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  • genes
  • The test can simultaneously identify the bacteria and three associated resistance genes in a few hours after the first sign of bacterial growth, while traditional methods may require 2-4 days, according to the agency. (ohsonline.com)
  • Lab research by LaPara and his graduate student David Diehl shows that anaerobic digestion of municipal wastewater solids at high temperatures (as high as 130 degrees Fahrenheit or 55 degrees Celsius) is capable of destroying up to 99.9 percent of various genes that confer resistance in bacteria. (infectioncontroltoday.com)
  • Miller's team found that the genome of the phage that infects Bordetella bronchiseptica , a relative of the bacterium that causes whooping cough, contains a series of genes that change the part of the virus that binds to the bacterial cell. (infectioncontroltoday.com)
  • These genes allow the phage to rapidly evolve new variants that can recognize and attack bacteria that may have become resistant to the previous phage. (infectioncontroltoday.com)
  • patients
  • CDC has collaborated with state health departments in Maryland and Arizona to successfully control outbreaks of Multidrug-resistant- Acinetobacter infections occurring among intensive care unit patients. (cdc.gov)
  • Concomitant chlamydia infection is common in patients with gonorrhea and should be treated empirically or excluded by laboratory testing. (bcnvisualsound.org)
  • Each year, Denmark hospitalises 250,000 patients suffering from infections. (dti.dk)
  • But new molecular-biological technologies may potentially speed up seriously ill and debilitated patients' recovery and prevent serious consequences of infections. (dti.dk)
  • Afghan patients treated at a U.S. military hospital in Afghanistan often carry multidrug-resistant (MDR) bacteria, according to a report in the September issue of Infection Control and Hospital Epidemiology. (infectioncontroltoday.com)
  • The findings underscore the need for effective infection control measures at deployed hospitals where both soldiers and local patients are treated, the study's authors say. (infectioncontroltoday.com)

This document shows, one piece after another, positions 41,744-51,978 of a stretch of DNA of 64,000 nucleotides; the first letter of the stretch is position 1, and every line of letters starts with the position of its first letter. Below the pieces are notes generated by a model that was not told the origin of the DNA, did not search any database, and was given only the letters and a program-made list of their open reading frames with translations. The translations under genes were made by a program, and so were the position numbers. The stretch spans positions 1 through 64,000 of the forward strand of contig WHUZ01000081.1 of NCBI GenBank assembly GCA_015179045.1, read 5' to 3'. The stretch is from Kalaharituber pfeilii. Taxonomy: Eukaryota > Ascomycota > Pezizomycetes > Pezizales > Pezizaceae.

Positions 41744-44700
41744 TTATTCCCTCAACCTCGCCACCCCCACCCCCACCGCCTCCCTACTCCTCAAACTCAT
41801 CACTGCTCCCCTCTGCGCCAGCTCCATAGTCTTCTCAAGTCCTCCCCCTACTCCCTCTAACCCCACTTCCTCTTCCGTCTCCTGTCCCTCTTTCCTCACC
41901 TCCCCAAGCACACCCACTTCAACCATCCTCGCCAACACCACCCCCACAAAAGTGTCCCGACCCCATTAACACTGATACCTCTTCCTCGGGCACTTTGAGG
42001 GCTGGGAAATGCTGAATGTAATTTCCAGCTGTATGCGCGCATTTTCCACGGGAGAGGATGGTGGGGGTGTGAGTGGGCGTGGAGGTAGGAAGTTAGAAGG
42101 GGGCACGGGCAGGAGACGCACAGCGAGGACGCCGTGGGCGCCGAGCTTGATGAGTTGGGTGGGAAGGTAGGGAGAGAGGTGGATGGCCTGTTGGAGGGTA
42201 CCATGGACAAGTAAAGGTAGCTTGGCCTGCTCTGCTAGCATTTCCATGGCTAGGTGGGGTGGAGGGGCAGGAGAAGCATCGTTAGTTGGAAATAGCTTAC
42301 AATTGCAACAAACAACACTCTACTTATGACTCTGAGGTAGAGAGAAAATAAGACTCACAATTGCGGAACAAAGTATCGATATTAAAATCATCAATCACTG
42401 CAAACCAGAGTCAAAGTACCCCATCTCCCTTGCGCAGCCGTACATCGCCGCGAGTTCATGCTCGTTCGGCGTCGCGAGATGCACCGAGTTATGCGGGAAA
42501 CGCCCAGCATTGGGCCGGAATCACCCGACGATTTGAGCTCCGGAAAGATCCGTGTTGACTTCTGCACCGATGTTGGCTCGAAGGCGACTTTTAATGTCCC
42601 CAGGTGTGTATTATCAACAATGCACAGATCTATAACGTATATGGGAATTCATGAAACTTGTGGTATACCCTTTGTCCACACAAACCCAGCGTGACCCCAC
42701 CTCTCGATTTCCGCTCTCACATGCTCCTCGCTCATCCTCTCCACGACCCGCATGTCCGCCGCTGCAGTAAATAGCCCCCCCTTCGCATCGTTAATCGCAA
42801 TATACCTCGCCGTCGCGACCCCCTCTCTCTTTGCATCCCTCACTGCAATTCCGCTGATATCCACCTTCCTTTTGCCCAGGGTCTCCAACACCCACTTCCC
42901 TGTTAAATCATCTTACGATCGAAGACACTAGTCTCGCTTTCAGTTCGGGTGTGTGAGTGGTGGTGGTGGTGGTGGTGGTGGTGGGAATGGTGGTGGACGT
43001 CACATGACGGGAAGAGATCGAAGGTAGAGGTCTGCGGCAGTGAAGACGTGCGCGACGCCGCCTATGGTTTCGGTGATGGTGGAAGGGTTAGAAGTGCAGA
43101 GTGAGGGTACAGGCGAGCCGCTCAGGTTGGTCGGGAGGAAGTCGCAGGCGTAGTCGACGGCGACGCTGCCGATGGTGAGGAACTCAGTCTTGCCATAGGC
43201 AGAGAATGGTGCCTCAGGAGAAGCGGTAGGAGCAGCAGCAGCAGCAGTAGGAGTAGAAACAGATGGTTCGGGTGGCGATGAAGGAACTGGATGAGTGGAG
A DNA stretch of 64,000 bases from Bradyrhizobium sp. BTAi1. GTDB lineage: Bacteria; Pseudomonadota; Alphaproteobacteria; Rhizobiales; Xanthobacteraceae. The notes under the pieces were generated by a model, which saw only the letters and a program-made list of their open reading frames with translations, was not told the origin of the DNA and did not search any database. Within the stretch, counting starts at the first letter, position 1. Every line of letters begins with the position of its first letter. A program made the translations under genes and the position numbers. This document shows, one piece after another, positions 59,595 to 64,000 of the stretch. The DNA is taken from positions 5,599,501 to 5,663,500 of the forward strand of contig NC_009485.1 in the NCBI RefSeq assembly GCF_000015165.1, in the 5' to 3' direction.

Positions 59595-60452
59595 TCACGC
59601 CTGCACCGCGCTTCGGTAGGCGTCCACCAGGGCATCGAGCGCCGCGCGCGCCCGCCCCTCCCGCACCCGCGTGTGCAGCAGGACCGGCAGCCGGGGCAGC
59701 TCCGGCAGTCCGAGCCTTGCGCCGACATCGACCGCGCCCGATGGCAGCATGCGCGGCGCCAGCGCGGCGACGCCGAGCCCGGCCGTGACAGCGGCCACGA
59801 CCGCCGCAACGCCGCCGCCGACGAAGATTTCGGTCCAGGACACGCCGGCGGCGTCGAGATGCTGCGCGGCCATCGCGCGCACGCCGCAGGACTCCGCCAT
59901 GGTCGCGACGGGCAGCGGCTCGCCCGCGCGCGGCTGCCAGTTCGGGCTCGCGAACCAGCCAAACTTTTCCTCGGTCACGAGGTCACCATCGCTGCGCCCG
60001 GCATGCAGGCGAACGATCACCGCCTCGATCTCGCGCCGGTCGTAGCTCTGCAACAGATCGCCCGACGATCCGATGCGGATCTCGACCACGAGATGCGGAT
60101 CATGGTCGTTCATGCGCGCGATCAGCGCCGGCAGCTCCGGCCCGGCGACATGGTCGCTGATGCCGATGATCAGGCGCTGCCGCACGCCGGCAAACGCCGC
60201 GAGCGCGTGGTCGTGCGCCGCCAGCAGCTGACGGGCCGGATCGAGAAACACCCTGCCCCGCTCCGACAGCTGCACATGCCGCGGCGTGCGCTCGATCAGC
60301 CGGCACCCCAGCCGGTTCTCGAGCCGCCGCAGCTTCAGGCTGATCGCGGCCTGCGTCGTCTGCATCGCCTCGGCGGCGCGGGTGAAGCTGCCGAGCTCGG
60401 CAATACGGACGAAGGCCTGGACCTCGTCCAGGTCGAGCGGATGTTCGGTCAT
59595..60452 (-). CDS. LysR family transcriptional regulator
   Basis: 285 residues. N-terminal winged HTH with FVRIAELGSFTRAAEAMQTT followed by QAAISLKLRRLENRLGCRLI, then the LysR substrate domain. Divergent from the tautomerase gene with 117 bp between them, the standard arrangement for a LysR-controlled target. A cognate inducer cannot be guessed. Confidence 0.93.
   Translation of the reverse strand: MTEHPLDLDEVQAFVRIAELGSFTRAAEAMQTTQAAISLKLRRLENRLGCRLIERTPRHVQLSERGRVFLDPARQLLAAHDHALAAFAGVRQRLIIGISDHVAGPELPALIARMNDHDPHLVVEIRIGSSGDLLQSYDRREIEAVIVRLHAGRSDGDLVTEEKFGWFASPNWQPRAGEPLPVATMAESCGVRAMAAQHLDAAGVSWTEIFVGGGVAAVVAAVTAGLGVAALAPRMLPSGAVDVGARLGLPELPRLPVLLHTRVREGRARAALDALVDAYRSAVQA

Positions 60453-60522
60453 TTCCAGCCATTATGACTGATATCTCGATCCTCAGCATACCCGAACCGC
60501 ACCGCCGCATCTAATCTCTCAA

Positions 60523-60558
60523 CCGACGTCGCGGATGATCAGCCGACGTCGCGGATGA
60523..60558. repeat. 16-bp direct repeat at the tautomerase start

• However, the study found that a surprising number of Afghan patients already had MDR bacteria when they arrived at the hospital. (infectioncontroltoday.com)
  • Of the positive cultures taken from patients whose bacteria were considered community-acquired, more than 58 percent contained MDR bacteria. (infectioncontroltoday.com)
  • Of additional concern is that most of the bacteria recovered from Afghan patients were Gram-negative, which are known to cause especially hard-to-treat infections. (infectioncontroltoday.com)
  • The rates of recovery of [Gram-negative and MDR bacteria] in the local Afghan population cared for at our facility were quite high, exceeding those of civilian patients reported from the Iraqi combat theater," the researchers write. (infectioncontroltoday.com)
  • CHG developed SaniShower after consulting with several infection control practitioners who confirmed that showers are one of the toughest places to keep microorganisms from growing and spreading to patients. (infectioncontroltoday.com)
  • Despite prompt treatments, bacteria succeed to proliferate and cause death in approximately 25 percent of patients. (infectioncontroltoday.com)
  • Devices contaminated with mycobacteria and other types of bacteria can pose a risk of infecting patients, through indirect contact. (druglawsuitsource.com)
  • The CDC issued a release October 2016 warning healthcare providers and patients about the potential risk of infection from similar devices used during open heart (open-chest) surgery. (druglawsuitsource.com)
  • gram
  • CDC Guidance for Control of Infections with Carbapenem-resistant or Carbapenemase-producing Enterobacteriaceae in Acute Care Facilities contains specific recommendations for prevention and control of a specific emerging drug-resistant gram-negative. (cdc.gov)
  • In the past 3 years, the Division of Healthcare Quality Promotion has assisted in at least 10 investigations of outbreaks of gram negative infections. (cdc.gov)
  • FDA said its approval is based on a study of 1,642 patient blood samples obtained from incubated blood culture bottles that contained gram positive bacteria. (ohsonline.com)
  • tissues
  • The bacteria attach the protein to their own surface, and then activate it into a protease an enzyme that digests proteins and is capable of destroying cells and tissues thus allowing the bacteria to break out and spread through the body. (infectioncontroltoday.com)
  • Acinetobacter
  • CDC assisted the Ohio health department's investigation of infections caused by Acinetobacter . (cdc.gov)
  • CDC worked with the Department of Defense to investigate and control Acinetobacter infections occurring in soldiers injured in the Middle East. (cdc.gov)
  • concern
  • This powerful and innovative research opens up numerous possibilities for developing drugs and vaccines that can control resistant bacteria, which are a growing public health concern," says David L. Klein, PhD, who oversees bacterial respiratory disease research at NIAID. (infectioncontroltoday.com)
  • MRSA
  • A scanning electron micrograph image of methicillin-resistant Staphylococcus aureus (MRSA) bacteria. (ehspest.com)